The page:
Wednesday, November 7, 2012

Yuletide... Winter Solstice

Druid Arthur Uther Pendragon, formally known as John Rothwell, conducts a service at Stonehenge on December 22, 2009 in Wiltshire, England. Hundreds of people gathered at the famous stone circle to celebrate the sunrise closest to the Winter Solstice, the shortest day of the year.
            Winter Solstice is seen as the rebirth of light into the world throughout the Indo-European nations. Whether you are following a Celtic, Greek or any other Indo-European cultural practice modern Neo-Pagans follow a course of birth and rebirth each year that starts with the Winter Solstice.
         Where Summer Solstice marks the longest day of the year and the decline of light in the world, Yule marks the longest night and the decline of darkness. Modern pagans celebrate Yule on December 21st or 22nd. As with the other solar high days the changing of light and darkness has an astrological basis, yet there is a spiritual side to this time of year as well that spans through nearly all indigenous European pagans.
          During Winter Solstice the Earth is as its furthest point from the Sun in the orbital cycle. Also the Northern Hemisphere is as its maximum tilt from the Sun. During this time the as the Earth rotates the Northern Hemisphere, due to the tilt of the Earths axis, spends the longest amount of time in dark than any other time of year. Yet this time of year also marks the turning point of the orbiting cycle of the Earth and the changing of the tilt in the axis so that warmer weather and longer days begin to find their way back into the world.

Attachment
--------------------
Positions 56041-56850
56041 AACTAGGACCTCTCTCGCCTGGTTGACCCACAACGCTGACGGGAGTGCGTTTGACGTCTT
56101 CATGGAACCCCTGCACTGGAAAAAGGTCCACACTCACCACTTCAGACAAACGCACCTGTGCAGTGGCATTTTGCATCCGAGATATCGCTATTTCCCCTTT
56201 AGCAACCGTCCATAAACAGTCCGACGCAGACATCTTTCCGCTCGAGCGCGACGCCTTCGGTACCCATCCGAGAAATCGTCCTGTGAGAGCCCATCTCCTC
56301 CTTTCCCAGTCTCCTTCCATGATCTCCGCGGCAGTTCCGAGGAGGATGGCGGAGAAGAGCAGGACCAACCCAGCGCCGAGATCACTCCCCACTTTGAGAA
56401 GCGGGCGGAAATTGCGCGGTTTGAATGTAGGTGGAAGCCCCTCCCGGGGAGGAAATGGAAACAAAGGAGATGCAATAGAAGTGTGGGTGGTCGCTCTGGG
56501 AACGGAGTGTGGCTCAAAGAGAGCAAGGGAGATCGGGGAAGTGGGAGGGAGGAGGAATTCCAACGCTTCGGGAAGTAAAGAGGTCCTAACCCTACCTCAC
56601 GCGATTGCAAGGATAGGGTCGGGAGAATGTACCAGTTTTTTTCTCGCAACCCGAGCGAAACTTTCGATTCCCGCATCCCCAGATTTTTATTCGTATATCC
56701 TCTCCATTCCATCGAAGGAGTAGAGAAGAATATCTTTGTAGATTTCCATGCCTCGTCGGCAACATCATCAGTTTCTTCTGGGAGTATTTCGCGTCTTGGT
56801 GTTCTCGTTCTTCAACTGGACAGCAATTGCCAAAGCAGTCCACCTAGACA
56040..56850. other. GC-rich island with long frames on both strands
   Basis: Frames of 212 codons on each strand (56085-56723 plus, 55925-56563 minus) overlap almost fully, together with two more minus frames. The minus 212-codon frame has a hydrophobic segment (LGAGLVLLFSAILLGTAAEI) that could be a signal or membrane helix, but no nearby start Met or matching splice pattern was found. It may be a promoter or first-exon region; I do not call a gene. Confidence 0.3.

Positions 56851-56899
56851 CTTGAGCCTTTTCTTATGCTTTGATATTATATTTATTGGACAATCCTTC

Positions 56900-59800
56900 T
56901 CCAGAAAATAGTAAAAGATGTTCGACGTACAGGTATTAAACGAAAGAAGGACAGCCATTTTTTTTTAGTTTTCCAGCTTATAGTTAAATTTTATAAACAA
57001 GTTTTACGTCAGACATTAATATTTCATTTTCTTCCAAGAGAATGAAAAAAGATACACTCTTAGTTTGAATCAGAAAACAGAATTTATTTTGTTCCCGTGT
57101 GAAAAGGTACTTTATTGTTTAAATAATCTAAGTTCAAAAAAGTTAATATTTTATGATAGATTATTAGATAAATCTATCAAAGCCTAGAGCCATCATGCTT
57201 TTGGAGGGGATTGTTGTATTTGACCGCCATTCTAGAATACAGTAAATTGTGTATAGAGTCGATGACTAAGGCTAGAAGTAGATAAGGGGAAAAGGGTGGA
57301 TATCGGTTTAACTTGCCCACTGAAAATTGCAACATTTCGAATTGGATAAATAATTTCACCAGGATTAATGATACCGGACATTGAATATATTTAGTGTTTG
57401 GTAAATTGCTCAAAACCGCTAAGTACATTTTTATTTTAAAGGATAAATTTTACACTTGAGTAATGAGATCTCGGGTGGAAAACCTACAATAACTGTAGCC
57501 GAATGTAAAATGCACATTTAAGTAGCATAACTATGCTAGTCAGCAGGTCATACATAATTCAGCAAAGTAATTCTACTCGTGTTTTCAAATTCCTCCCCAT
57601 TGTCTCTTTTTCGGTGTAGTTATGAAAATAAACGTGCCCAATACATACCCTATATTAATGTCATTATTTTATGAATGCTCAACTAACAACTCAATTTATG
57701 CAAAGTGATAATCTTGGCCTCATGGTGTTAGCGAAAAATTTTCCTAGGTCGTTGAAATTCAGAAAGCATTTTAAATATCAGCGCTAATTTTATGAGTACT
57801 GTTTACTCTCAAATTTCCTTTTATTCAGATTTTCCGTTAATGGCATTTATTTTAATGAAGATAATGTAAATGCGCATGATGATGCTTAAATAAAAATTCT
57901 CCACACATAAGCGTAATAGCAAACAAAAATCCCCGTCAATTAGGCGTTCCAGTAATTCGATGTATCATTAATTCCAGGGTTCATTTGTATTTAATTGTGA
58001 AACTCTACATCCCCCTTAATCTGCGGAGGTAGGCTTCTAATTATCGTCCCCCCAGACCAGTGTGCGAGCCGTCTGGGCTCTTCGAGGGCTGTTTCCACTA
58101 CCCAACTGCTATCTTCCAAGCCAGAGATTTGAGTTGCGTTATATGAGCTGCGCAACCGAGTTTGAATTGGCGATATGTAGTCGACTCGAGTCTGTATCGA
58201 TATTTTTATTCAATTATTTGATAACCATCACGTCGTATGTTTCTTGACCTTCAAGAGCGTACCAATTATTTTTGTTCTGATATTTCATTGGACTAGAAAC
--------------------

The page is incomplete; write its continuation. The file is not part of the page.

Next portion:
The most popular of the spiritual or religious explanations for Yule is the struggle between the Holly and Oak Kings. In this myth the Holly King, the dying or shortened sun, battles with his son the Holly King, the newly born or growing sun. The battle ends with the dead of the Holly King, which in turn gives rule of the world over to the Oak King. This is a very popular belief among many Wiccans and Neo-Pagans.

            Another way to look at Yule is a time to honor Apollo. Apollo was seen as a god of light and in many cases was associated with the sun in the Hellenic world. So it would be reasonable to use Yule as a time to honor Apollo. But there is another Greek deity that would be appropriate to honor during Yule or Winter Solstice, Helios. Helios was seen as a cycling deity that rose from the ocean in the morning and moved across the sky throughout the day in His chariot to finally sink again into the waters of the ocean at night. This, like many other myths, could very well be seen as the birth, life, and death of the god not only throughout the journey of a day but also throughout a year. Yule could be seen as the rebirth of Helios back into the world and Him starting His journey through the year in the great chariot riding across the sky.

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